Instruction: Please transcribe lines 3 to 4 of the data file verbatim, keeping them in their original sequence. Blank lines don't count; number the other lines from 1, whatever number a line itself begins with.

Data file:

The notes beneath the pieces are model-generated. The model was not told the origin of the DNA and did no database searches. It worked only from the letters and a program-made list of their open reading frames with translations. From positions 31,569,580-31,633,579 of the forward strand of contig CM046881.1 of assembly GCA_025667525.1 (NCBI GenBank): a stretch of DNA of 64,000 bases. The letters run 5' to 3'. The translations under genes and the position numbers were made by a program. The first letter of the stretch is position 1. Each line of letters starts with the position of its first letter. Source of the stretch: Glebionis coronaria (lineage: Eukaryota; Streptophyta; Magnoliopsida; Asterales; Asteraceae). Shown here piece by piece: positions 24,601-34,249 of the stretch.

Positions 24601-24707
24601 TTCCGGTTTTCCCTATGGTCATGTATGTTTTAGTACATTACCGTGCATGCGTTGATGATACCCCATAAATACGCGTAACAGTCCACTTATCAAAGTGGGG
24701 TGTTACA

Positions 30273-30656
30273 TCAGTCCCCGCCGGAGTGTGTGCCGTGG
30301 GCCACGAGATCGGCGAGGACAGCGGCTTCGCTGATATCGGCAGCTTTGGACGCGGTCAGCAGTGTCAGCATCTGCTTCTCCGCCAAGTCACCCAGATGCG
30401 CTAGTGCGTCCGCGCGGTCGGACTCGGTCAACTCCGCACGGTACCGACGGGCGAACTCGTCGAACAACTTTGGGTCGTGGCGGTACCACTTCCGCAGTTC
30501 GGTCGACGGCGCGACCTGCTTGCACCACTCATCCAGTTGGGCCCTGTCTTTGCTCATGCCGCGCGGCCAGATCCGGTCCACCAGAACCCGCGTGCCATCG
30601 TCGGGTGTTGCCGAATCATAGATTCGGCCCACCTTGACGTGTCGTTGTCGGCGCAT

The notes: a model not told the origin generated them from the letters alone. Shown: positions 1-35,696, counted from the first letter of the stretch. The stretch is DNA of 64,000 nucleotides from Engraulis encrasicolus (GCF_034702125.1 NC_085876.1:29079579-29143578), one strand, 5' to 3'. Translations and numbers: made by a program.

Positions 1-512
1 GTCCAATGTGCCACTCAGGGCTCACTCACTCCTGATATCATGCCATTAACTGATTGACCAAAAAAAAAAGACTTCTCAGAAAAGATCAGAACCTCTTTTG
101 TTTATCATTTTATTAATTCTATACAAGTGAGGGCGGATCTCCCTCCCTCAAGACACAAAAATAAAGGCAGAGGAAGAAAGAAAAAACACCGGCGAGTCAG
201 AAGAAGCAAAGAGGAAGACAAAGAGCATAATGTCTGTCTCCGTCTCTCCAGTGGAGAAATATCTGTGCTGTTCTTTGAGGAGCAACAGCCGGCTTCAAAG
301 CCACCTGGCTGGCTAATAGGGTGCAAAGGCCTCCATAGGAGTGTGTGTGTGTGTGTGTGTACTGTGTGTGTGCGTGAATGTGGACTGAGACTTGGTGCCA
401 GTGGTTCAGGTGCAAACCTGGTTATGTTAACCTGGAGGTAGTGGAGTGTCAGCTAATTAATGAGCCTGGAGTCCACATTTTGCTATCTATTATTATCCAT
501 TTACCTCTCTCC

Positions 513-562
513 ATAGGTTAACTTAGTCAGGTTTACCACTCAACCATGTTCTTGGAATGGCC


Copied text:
24601 TTCCGGTTTTCCCTATGGTCATGTATGTTTTAGTACATTACCGTGCATGCGTTGATGATACCCCATAAATACGCGTAACAGTCCACTTATCAAAGTGGGG
24701 TGTTACA